Monday, January 31, 2011
Before we get into the rights and wrongs of this movie, let's consider this. Roman Polanski's first movie Knife in the Water was released in 1962. When he made Chinatown, the year was 1974- a year that him lock horns with Godfather-II for Oscar for Best Director. Out of the 4 other directors who were nominated that year for the award, Bob Fosse(Lenny), John Cassavettes(A Woman Under the Influence) and Francois Truffaut(Day for Night) are no more. The fourth director was Francis Ford Coppola who in the entire decade of 2000s gave us nothing to write home about while Roman Polanski gave us The Pianist. 48 years after he made his first movie, the man still knows what glue works best under our seats.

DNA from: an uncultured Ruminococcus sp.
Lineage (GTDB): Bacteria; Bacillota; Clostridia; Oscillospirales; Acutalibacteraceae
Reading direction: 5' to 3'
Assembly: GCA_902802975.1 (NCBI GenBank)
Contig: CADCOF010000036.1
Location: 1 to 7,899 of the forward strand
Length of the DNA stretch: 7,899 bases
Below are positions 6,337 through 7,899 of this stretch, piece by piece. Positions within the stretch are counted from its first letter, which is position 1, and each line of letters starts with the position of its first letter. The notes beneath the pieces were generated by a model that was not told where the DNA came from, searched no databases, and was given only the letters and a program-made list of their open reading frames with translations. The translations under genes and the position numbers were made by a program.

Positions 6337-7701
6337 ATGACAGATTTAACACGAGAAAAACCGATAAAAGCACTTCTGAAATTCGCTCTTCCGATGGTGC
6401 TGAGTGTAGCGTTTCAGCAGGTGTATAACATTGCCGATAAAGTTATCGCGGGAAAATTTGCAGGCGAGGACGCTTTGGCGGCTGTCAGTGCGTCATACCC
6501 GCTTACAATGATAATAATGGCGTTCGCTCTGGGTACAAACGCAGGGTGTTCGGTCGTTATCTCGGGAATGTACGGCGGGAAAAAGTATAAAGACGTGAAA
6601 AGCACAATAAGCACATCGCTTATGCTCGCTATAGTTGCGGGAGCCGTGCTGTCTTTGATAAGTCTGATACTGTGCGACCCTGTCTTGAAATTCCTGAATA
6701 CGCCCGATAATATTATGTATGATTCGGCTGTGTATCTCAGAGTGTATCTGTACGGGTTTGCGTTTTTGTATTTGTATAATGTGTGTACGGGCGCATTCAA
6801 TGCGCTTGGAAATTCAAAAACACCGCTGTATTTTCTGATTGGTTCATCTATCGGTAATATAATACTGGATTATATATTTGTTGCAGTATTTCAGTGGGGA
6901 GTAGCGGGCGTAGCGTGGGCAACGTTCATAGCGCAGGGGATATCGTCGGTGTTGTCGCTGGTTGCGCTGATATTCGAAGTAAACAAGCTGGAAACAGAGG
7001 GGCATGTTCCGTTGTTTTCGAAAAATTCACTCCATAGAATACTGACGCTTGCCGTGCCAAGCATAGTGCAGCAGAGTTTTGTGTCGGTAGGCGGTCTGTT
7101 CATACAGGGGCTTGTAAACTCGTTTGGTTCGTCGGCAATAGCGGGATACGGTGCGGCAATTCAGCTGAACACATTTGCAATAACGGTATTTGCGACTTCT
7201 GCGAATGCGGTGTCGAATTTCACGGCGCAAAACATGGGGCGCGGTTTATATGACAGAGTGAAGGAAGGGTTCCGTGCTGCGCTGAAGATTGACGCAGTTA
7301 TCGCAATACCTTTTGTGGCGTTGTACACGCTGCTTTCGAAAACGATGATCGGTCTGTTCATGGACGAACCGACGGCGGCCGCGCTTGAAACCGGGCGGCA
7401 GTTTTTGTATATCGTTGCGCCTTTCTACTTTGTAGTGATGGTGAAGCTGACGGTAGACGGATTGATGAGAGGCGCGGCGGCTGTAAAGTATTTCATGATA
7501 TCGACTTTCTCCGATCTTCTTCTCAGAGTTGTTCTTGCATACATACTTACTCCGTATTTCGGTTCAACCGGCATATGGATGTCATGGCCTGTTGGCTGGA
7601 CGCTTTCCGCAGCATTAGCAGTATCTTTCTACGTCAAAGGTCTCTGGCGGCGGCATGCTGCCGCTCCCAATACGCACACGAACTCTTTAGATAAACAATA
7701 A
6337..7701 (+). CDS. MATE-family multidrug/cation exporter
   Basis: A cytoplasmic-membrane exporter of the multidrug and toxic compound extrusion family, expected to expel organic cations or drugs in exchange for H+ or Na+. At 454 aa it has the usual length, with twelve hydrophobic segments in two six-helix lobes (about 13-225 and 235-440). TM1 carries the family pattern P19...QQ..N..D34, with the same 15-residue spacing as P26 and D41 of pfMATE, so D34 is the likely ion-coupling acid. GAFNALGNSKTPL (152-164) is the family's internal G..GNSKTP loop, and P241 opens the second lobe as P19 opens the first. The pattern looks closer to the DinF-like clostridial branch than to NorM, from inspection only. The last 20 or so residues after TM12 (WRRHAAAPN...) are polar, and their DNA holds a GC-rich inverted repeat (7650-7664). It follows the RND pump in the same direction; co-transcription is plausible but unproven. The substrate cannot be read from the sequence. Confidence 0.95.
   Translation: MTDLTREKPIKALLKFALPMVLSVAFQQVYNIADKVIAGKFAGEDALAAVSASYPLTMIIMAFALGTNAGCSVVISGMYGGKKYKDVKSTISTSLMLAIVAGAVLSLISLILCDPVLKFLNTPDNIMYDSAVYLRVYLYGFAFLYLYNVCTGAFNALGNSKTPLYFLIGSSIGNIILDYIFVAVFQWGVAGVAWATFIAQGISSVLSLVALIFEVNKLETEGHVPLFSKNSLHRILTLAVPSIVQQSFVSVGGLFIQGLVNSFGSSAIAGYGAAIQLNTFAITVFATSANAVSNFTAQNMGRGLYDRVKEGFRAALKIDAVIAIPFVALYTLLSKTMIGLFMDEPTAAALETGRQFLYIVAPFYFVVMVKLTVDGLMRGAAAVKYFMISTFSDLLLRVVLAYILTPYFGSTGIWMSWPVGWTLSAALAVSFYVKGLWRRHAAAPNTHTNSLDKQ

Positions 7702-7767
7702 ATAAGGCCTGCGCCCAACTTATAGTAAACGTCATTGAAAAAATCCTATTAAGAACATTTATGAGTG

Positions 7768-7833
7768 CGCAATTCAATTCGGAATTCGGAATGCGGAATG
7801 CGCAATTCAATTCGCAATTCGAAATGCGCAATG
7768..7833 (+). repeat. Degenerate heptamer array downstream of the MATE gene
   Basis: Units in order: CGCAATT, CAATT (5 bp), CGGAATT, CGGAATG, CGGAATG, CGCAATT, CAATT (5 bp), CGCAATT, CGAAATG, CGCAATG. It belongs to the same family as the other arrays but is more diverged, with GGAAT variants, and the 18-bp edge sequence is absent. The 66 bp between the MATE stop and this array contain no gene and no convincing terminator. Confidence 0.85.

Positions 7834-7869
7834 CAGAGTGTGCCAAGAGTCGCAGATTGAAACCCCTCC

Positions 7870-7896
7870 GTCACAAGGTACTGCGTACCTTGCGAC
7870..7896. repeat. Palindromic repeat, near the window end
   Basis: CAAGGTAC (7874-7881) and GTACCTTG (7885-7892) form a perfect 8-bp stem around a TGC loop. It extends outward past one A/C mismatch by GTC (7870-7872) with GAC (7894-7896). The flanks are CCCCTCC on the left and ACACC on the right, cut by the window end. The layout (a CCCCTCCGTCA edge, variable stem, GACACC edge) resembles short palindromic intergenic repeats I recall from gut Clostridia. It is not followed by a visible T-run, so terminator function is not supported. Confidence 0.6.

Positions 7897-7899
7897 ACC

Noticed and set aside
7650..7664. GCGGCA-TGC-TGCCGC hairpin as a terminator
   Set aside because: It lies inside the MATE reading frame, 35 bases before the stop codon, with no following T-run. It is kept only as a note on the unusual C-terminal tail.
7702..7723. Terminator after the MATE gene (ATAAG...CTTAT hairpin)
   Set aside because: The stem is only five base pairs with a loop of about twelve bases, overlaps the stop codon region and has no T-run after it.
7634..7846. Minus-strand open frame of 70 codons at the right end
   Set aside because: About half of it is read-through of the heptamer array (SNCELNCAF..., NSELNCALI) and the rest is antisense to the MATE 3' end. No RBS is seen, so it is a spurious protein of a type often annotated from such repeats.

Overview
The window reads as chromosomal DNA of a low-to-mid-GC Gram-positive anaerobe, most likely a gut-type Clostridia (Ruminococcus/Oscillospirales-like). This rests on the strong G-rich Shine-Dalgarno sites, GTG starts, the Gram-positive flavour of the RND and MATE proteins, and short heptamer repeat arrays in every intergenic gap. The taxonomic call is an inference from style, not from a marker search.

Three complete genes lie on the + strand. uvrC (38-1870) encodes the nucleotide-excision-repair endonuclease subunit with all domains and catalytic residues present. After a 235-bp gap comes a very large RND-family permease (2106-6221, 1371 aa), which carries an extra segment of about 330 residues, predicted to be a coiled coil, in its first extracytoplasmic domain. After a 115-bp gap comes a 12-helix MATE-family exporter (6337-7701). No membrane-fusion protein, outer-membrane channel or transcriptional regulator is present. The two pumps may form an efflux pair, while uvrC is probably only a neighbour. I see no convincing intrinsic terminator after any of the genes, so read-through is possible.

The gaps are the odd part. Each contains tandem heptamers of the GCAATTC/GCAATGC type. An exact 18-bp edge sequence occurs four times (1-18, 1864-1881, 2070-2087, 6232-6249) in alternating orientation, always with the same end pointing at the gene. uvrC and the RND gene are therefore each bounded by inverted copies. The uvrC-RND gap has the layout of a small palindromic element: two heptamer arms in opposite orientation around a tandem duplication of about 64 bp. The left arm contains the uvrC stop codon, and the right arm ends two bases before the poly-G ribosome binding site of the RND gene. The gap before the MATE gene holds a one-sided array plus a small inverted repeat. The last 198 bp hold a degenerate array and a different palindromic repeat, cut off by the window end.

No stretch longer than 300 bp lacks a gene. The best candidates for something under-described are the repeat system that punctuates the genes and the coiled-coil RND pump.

What I am trying to underline here is that Polanski's methods, like his peers Coppola and Woody Allen who in the 1970s ushered in the New Hollywood, will perenially be under surveillance. Is this new-age filmmaking too fast for him, are his subjects relevant anymore, will he able to co-exist in the new-age 3D digital techniques etc. With The Ghost Writer, Polanksi not only chooses a subject that's as contemporary as they come but also gives his special touch in putting together a nifty political thriller - a genre that's as rare as they come.